Comment: Commission on Presidential Debates : proof of collusion

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Commission on Presidential Debates : proof of collusion

What is the CPD?

The League of Women Voters served as a genuinely nonpartisan presidential debate sponsor from 1976 until 1984. The League courageously included popular independent candidates and prohibited the major-party campaigns from manipulating debate formats.

In 1980, for example, the League invited independent candidate John B. Anderson to participate in a presidential debate, even though President Jimmy Carter adamantly refused to debate him. Rather than acquiesce to the President’s objections, the League hosted a debate between Anderson and Republican nominee Ronald Reagan that attracted over 55 million viewers.

Four years later, the Republican and Democratic campaigns vetoed 68 of the moderators proposed by the League to pose questions during the first debate. The League held a press conference and lambasted the campaigns for having "totally abused" the process. As a result of the ensuing public outcry, the campaigns accepted all of the League's proposed moderators for the next debate.

And in 1988, the George Bush and Michael Dukakis campaigns drafted the first secret debate contract -- a "Memorandum of Understanding" that dictated who could participate and under what conditions. The League refused to implement the contract and issued a blistering press release, stating that "the demands of the two campaign organizations would perpetrate a fraud on the American voter."

It is precisely because the League had the courage to resist the demands of the major-party candidates that the CPD was created. The Republican and Democratic parties would not tolerate a debate sponsor that insisted on challenging formats or the inclusion of third-party candidates.

In 1986, the Democratic National Committee and the Republican National Committee ratified an agreement "for the parties to take over presidential debates." In 1987, the chairs of the Republican and Democratic parties incorporated the CPD. In 1988, the CPD seized control of the presidential debates from the League and has sponsored every presidential debate since.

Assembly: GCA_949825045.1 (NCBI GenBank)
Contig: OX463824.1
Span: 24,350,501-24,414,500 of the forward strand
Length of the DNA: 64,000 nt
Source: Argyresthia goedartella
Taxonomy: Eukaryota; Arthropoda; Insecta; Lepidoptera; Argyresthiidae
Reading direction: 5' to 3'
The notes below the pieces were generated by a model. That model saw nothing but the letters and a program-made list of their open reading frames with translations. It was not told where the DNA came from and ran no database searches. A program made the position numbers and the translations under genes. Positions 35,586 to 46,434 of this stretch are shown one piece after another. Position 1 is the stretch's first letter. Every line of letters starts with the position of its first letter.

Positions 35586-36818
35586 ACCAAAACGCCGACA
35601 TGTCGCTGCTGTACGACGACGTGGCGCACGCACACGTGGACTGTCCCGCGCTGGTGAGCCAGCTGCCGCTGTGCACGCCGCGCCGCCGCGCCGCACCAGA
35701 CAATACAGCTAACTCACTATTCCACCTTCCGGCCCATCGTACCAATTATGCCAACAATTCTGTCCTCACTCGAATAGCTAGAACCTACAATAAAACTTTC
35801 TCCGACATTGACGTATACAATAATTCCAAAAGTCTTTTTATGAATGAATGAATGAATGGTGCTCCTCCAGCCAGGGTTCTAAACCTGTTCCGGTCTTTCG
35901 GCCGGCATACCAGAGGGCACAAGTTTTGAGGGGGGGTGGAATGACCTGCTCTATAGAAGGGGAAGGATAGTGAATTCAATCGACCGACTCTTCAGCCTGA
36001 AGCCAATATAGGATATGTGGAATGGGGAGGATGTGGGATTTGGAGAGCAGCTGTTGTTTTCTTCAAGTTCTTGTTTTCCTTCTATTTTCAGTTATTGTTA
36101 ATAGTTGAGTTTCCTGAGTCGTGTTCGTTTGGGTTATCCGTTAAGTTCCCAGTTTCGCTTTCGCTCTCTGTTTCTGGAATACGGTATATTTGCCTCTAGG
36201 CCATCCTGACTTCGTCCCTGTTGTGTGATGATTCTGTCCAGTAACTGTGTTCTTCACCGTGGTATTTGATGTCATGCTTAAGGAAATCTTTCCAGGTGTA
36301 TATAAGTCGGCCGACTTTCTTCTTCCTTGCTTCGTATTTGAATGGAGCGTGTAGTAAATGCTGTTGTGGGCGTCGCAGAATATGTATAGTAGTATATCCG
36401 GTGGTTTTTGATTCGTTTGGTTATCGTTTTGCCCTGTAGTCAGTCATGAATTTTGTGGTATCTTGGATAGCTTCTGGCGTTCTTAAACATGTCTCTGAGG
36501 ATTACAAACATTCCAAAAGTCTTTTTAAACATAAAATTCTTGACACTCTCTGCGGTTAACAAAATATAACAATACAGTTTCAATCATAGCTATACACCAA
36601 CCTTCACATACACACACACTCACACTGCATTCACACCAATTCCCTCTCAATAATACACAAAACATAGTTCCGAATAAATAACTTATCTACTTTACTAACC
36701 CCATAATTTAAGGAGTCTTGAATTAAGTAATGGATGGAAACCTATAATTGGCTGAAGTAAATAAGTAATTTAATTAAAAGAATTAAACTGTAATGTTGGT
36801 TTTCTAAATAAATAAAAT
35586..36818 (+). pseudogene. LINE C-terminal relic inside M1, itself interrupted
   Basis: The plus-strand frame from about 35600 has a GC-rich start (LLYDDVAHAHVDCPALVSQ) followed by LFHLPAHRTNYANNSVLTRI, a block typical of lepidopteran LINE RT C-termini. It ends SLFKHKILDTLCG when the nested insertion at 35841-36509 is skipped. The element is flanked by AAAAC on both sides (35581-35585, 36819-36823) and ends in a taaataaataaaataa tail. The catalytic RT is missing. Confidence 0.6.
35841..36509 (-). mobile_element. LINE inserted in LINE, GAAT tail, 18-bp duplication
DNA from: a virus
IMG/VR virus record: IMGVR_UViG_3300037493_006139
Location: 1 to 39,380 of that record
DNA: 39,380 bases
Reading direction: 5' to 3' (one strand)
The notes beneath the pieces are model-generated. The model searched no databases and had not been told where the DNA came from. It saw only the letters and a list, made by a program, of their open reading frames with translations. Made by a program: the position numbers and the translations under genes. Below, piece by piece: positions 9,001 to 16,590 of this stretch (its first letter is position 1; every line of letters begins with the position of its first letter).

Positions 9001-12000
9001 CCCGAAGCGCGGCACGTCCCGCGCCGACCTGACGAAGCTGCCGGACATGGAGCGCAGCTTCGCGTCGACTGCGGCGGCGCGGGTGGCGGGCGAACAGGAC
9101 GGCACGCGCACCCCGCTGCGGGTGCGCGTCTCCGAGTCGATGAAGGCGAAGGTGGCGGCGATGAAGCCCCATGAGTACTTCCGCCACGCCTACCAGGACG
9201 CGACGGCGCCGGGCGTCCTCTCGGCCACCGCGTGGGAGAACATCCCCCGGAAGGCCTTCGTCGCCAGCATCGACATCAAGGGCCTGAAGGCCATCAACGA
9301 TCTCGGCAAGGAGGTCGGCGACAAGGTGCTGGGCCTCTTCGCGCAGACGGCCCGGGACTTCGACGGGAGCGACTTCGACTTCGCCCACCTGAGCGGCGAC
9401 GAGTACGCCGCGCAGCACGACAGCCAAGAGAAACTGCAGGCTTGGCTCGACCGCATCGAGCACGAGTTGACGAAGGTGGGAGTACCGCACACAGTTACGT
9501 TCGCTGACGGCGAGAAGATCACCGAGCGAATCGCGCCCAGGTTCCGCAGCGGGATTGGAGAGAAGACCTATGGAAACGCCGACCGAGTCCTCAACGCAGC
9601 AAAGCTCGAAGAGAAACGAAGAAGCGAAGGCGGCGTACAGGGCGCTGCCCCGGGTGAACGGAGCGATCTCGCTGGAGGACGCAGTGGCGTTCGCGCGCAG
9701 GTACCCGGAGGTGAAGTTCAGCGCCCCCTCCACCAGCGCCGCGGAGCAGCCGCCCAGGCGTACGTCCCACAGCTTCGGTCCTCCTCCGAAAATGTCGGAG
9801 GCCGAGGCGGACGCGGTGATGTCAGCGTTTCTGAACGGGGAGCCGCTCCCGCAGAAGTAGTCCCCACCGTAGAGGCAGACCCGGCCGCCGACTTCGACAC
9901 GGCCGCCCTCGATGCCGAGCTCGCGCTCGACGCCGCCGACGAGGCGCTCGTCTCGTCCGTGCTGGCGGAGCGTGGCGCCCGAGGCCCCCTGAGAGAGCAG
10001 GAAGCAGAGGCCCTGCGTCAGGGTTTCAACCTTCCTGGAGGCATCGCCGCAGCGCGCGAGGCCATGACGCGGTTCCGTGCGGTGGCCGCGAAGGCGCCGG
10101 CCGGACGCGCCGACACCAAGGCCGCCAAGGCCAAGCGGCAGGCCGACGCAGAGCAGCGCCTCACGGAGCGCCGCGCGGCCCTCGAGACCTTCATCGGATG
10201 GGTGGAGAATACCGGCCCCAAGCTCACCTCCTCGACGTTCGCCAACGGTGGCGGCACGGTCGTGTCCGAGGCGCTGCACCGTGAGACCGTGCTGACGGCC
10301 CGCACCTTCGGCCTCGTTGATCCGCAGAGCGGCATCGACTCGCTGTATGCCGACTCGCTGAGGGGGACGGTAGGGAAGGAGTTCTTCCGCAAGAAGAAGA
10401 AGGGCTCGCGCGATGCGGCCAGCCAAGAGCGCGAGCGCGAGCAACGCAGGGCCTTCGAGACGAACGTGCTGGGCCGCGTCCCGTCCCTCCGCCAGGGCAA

The CPD claims to "provide the best possible information to viewers and listeners." In reality, however, the CPD awards substantial control of the presidential debates to the Republican and Democratic campaigns, which often insist on uninspiring formats and the exclusion of third-party candidates.

The CPD is currently co-chaired by Frank Fahrenkopf and Mike McCurry. Fahrenkopf is the former chair of the Republican National Committee, and McCurry is the former press secretary to President Bill Clinton. Several other members of the CPD are particularly loyal to the two major parties and have sometimes expressed contempt of third-party candidates. In 2002, for example, then-CPD director Alan Simpson said, "The purpose of the commission, it seems to me, is to try to preserve the two-party system that works very well, and if you like the multiparty system, then go to Sri Lanka and India and Indonesia. I think it's obvious that independent candidates mess things up."

In addition to their partisan ties, many directors of the CPD have close ties to corporations. Co-chair Frank Fahrenkopf is the nation's leading gambling industry lobbyist, and co-chair Mike McCurry is a senior partner at major lobbying firm. Not surprisingly, the debates are now primarily funded through tax-deductible corporate contributions, and debate sites have become corporate carnivals, where sponsoring companies like Anheuser-Busch market their products.

The CPD demonstrates its subservience to the two major parties during the debate negotiation process. Every four years, Republican and Democratic negotiators meet behind closed-doors and draft secret contracts that dictate many of the terms of the presidential debates. The CPD routinely implements the contracts and conceals them from the public. In fact, the CPD replaced the League as presidential debate sponsor by implementing the same 1988 Memorandum of Understanding that the League had so vociferously rejected.

In 1996, for example, three-quarters of eligible voters supported the inclusion of third-party candidate Ross Perot in the presidential debates. Republican nominee Bob Dole demanded the exclusion of Perot because Dole thought Perot would take votes from him. Democratic nominee Bill Clinton, meanwhile, desired the smallest possible audience for the debates because he was comfortably leading in the polls. So, Clinton agreed to exclude Perot on the condition that he could control the schedule and format of the debates. As a result of that agreement, Perot was excluded, follow-up questions were prohibited, one debate was canceled, and the remaining two debates were deliberately scheduled opposite the baseball playoffs, producing the smallest audience in presidential debate history.

Ultimately, as a result of CPD control, the presidential debates often fail to live up to their potential. Fewer debates are held than necessary to educate voters. Candidates that voters want to see are often excluded. Format restrictions often allow candidates to recite memorized soundbites and avoid actual debate.